April 11, 2:30 p.m.: On National Pet Day, Stanford University student Christian Fong celebrates by taking his black cat Alphonse out for a stroll on the campus grounds. (Veronica Weber)


May 8, 10:37 a.m.: As the June primary election edges closer, Judge Aaron Persky hosts a press conference to speak out about the recall measure brought against him following his controversial 2016 sentencing of Brock Turner, the Stanford University athlete who sexually assaulted an unconscious woman on campus. “The recall will set a dangerous precedent for judges,” Persky said. He was later recalled in the election. (Adam Pardee)

May 15, 1:21 p.m.: After receiving a standing ovation from the audience at Mitchell Park Community Center, San Francisco Giants fan Bryan Stow sits beside his mother, Ann Stow, to speak about the severe brain damage he endured after he was attacked and beaten unconscious at Dodger Stadium in 2011. Stow also spoke of efforts to stop bullying and encouraged others to be “upstanders.” (Adam Pardee)

May 27, 12:42 p.m.: After announcing her resignation in March, Palo Alto High School Principal Kim Diorio takes a selfie with the Class of 2018 before addressing the crowd at De Anza College in Cupertino in what was her last baccalaureate ceremony as principal at Paly. (Adam Pardee)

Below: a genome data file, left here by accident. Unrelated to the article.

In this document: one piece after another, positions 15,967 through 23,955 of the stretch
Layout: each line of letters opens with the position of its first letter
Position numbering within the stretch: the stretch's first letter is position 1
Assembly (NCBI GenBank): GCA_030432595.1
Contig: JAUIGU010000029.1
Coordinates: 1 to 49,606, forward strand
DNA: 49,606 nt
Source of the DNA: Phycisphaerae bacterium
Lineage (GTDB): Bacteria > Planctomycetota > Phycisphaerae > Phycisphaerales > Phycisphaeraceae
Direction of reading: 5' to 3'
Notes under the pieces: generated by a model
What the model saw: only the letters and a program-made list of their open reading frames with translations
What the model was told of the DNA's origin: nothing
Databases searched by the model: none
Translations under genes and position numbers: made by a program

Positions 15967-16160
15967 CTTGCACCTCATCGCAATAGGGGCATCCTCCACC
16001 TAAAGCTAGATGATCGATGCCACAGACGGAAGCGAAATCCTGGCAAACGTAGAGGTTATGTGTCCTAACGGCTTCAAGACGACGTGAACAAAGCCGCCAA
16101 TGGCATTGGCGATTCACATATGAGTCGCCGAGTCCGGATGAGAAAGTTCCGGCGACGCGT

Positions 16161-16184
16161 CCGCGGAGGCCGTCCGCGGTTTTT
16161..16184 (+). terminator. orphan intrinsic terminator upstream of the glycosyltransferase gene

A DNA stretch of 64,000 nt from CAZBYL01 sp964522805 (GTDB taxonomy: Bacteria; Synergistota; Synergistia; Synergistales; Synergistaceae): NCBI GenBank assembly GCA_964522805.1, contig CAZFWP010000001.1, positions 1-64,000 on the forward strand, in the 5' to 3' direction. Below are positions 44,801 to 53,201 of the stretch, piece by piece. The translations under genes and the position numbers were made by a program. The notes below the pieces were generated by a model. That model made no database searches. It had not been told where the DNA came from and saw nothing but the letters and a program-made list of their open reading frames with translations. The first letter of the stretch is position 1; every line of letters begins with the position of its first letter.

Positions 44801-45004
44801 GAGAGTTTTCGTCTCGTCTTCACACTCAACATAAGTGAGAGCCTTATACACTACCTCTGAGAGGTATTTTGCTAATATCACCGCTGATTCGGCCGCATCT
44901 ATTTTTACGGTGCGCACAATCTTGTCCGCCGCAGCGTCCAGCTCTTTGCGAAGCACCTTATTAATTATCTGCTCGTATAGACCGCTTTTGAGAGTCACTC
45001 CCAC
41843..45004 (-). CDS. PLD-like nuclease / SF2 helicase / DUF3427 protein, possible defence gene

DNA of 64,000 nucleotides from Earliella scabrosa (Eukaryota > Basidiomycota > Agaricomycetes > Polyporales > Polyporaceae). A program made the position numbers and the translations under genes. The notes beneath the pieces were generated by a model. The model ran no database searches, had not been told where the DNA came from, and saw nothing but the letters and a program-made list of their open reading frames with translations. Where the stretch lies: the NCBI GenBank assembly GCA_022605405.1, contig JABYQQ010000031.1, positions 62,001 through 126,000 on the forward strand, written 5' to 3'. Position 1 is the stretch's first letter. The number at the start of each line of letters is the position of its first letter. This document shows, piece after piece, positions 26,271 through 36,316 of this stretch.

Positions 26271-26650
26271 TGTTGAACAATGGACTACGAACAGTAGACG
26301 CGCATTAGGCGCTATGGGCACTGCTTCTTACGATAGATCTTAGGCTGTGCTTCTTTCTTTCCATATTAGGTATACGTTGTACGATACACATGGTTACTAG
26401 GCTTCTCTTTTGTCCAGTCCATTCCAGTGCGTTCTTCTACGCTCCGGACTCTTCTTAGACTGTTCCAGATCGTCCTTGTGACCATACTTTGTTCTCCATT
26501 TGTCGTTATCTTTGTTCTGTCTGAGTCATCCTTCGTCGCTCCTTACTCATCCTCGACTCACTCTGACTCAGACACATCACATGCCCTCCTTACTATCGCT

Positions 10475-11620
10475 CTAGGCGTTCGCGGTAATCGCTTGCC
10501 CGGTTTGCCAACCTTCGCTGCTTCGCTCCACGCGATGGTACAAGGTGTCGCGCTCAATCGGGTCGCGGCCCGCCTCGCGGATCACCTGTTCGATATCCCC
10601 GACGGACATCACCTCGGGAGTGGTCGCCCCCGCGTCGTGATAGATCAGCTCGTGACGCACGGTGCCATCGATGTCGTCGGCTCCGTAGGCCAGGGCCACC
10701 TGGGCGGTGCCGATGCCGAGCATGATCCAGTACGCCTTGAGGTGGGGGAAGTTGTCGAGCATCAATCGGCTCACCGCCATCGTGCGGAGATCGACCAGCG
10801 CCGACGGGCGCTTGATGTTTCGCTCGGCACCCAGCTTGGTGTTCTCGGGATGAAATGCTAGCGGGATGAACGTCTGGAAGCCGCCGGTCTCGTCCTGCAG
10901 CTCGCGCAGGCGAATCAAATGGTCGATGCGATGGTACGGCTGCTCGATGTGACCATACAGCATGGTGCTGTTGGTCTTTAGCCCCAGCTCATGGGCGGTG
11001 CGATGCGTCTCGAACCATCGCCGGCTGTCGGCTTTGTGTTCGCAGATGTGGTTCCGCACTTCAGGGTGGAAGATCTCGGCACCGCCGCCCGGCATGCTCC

July 11, 10:28 a.m.: Numerous RV and car dwellers relocate to Bay Road after the city of East Palo Alto officials force them off Weeks Street due to public safety concerns. The city approved a pilot project to convert a public lot into a temporary parking area for homeless outreach, but many RV dwellers argued that the pilot program did not provide permanent shelter and opted to remain on Bay Road. (Veronica Weber)


Aug. 25, 9:20 a.m.: Dozens of friends, family members and neighbors of Wamaitha Kaboga-Miller gather outside the East Palo Alto Senior Center to participate in a volunteer-led search party for the Palo Alto resident, who was reported missing after she was last seen in East Palo Alto on Aug. 17. In September, police discovered Kaboga-Miller’s body in her car off Highway 84. According to police, she died in an auto accident that sent her car into the bushes and out of public view. (Veronica Weber)


Sept. 23, 7:08 p.m.: Hundreds of residents gather at the intersection of El Camino Real and Embarcadero Road during a vigil supporting Palo Alto resident Christine Blasey Ford just days before she was scheduled to testify before the Senate Judiciary Committee about a high school incident in which Supreme Court nominee Brett Kavanaugh (now Supreme Court Justice) allegedly sexually assaulted her. (Veronica Weber)


Nov. 15, 3:51 p.m.: Smoke and hazardous air settles over Palo Alto as the Camp Fire in Butte County more than 200 miles away burns out of control, forcing many people to wear masks when outside. The fire, which burned from Nov. 8 to Nov. 25, is considered the state’s deadliest fire, killing 86 people and burning 153,000 acres and 19,000 structures. (Veronica Weber)